Few things in our lives are so deeply steeped in tradition as our observance of Christmas. At a very young age, we become accustomed to Christmas practices which will tug at our hearts and memories for years to come.
So it was in the home in which I was raised. Though our Christmases were meager materially, they were rich in love, warmth and tradition.
The early ’60s were not good financial years for my parents. Medical bills, job changes and six hungry kids strained Dad’s hard-earned paycheck. Though Mom worked miracles in stretching a dollar, there was little left over for things beyond the necessities.
Things were particularly tough in 1965, so I was not shocked when Mom took me, the oldest, aside in December and explained that we would not have a Christmas tree that year. Money was tight, she said, and she wanted to be sure that each child got a gift. A tree really wasn’t necessary.
Though the news didn’t bother me at first, I soon began to feel that it just wouldn’t be Christmas without a decorated tree in the living room.
My own finances weren’t of much help. During the winter there were no jobs for teenagers in our little farm town and I had all I could do to keep my old Chevy’s gas tank full. As the days went by, I futilely considered ways to acquire a Christmas tree for the family.
On the Saturday before Christmas, my cousin and her husband from Cedar Falls came to visit. Vern and I decided to go rabbit hunting and headed for the timber a few miles west of town.
Hiking through a clearing, I spotted a little pine tree which, I thought, would make a suitable Christmas tree.
“I wish I’d brought along a saw,” I mumbled to Vern.
When he asked why, I explained my dilemma and noted that this little tree could serve our family’s holiday needs.
“You don’t need a saw for that,” Vern said boldly.
With that he put the barrel of his shotgun close to the base of the little tree and pulled the trigger. As the blast echoed across the valley, the tree tipped to the ground with several strands of wood and bark still connected to the shredded stump. Aiming at the freshly exposed wood, Vern squeezed the trigger again. A few twists and turns freed the tree from its stump and we carried it to the car.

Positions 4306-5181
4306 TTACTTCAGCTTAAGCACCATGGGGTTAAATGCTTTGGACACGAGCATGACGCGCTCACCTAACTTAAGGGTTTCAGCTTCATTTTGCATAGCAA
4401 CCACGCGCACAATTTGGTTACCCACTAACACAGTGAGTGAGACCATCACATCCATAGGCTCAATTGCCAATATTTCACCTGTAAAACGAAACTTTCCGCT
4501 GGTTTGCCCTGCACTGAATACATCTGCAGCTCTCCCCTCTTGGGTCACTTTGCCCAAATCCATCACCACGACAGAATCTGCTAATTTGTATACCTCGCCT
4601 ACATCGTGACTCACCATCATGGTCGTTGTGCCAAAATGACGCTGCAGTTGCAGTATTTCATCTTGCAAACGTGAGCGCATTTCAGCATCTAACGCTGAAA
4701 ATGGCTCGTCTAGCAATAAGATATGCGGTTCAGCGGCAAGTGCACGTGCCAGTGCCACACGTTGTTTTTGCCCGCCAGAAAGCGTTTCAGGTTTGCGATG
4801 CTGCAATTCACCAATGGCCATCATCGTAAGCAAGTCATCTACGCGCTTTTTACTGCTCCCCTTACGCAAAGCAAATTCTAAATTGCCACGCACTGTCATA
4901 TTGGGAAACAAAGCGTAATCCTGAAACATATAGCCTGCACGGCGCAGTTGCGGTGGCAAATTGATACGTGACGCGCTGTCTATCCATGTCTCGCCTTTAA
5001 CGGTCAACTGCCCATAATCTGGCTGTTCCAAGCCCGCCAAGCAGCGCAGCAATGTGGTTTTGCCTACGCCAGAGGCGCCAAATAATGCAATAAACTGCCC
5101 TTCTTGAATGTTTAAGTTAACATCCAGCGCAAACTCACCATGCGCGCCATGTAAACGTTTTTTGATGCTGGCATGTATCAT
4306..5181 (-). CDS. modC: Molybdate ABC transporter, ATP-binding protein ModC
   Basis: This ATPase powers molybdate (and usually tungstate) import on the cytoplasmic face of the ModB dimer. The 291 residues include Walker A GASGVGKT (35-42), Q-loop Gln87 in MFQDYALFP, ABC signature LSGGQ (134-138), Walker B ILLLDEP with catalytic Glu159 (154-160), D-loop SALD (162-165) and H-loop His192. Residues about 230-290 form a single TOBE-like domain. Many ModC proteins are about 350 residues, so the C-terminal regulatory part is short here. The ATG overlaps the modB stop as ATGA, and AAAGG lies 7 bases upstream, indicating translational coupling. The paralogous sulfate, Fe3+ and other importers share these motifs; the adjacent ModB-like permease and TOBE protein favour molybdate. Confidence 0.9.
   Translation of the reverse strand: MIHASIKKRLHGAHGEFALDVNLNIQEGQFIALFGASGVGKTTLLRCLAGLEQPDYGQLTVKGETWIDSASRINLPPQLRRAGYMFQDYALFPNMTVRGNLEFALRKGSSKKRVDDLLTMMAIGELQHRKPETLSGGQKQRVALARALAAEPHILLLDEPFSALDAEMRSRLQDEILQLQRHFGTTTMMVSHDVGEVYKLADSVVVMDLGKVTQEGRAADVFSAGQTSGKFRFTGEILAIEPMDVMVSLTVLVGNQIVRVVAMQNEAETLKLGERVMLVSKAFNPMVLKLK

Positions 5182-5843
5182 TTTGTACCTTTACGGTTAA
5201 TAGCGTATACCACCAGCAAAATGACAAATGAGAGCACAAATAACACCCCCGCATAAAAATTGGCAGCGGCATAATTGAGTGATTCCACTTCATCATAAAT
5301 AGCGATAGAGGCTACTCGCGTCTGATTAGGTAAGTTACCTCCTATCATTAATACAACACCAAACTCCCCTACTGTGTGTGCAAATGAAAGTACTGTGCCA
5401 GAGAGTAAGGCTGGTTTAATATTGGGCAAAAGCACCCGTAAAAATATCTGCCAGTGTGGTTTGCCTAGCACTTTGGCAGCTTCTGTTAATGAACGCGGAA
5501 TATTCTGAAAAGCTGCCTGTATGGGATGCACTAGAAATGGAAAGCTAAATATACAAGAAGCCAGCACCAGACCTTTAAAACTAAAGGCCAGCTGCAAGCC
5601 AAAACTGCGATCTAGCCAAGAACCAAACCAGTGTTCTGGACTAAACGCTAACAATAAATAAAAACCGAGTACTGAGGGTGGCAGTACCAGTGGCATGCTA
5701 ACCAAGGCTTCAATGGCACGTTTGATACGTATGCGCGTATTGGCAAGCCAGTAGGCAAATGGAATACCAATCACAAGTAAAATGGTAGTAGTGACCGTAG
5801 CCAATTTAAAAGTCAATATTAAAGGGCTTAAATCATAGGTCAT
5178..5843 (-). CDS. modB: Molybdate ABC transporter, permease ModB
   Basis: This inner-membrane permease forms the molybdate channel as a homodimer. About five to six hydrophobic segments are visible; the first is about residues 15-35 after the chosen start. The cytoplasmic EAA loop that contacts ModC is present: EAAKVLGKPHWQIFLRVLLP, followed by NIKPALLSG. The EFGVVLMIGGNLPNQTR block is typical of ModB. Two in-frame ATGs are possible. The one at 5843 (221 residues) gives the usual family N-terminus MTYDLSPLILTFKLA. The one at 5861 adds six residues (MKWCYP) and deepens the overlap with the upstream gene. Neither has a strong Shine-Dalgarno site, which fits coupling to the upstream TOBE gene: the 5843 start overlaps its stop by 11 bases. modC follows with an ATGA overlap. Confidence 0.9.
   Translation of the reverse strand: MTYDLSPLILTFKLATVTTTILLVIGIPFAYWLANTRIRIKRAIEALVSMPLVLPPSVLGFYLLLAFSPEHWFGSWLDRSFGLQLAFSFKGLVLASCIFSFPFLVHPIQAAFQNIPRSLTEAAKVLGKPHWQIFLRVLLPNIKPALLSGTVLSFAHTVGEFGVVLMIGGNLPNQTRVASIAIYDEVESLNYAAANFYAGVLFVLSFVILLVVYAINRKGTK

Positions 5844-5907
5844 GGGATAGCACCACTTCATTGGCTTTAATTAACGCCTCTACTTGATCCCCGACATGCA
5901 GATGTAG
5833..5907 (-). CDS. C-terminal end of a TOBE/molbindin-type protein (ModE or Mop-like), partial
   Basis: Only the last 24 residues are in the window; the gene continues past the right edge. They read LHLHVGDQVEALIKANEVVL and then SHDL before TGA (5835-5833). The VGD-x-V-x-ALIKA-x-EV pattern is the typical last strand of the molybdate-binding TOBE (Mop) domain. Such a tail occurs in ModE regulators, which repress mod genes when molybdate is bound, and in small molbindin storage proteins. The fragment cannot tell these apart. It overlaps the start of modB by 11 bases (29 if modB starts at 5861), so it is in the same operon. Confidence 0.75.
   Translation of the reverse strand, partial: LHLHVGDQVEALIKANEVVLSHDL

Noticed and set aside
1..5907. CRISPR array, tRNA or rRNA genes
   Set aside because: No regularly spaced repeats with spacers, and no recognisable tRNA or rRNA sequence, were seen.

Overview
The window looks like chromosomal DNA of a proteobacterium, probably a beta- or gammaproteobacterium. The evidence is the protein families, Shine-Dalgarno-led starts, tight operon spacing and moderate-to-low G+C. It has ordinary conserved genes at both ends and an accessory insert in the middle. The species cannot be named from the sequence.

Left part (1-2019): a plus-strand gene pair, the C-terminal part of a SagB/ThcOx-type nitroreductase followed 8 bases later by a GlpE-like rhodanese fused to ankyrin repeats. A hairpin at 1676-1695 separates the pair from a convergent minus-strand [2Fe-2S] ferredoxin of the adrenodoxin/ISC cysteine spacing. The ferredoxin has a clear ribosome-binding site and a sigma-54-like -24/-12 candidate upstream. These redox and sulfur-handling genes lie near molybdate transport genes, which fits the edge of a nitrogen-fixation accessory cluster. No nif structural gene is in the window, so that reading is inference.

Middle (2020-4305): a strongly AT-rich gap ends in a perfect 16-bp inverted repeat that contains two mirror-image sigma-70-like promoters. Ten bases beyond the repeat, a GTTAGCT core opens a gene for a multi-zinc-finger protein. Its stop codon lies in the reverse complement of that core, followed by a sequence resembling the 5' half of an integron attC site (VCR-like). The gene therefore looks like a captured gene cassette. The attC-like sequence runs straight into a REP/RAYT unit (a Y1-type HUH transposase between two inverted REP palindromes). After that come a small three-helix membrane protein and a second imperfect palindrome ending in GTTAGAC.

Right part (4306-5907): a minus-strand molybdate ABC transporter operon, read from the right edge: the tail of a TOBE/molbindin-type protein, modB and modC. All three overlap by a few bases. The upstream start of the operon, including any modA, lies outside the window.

My mother was surprised when we returned home with a tree and a bit perturbed when she learned how we had acquired it. After a few minutes, however, she agreed that it would serve the purpose.
Some trimming here and there and the tree was ready for the living room. Later in the day, after it was adorned with our well-worn lights, garland and ornaments, I determined that it was a most lovely Christmas tree.
My memories of that Christmas are among the most vivid and cherished of all my youthful holidays. I was a budding young photographer at the time and have several black and white photos of the family from that Christmas. Unfortunately (well, maybe fortunately) I have no photographs of that Christmas tree. More than 50 years later, I must admit the tree wasn’t all that beautiful. In fact, it was little more than a scrub bush.
If, by chance, a Hamilton County farmer discovered that winter that some fools had shot a tree on his (or her) property, he should know that the tree was well used and admired and that it helped keep alive an important Christmas tradition for a family that was down on its luck.
He should also know that the homely little tree is fondly remembered by one of those fools. He might even be pleased to know that the tree eventually helped that fool understand the significance of Christmas. Because of Christmas, the most plain and ordinary of us — even the most wretched and vile — can become perfect and beautiful in the eyes of God, the One who gave us Christmas. That, after all, is the true gift of Christmas!
Perhaps that scrub tree — felled by a shotgun — was the most beautiful Christmas tree I have ever seen.
Arvid Huisman began writing Country Roads 32 years ago, and today the column appears in several Iowa newspapers. He can be contacted at firstname.lastname@example.org.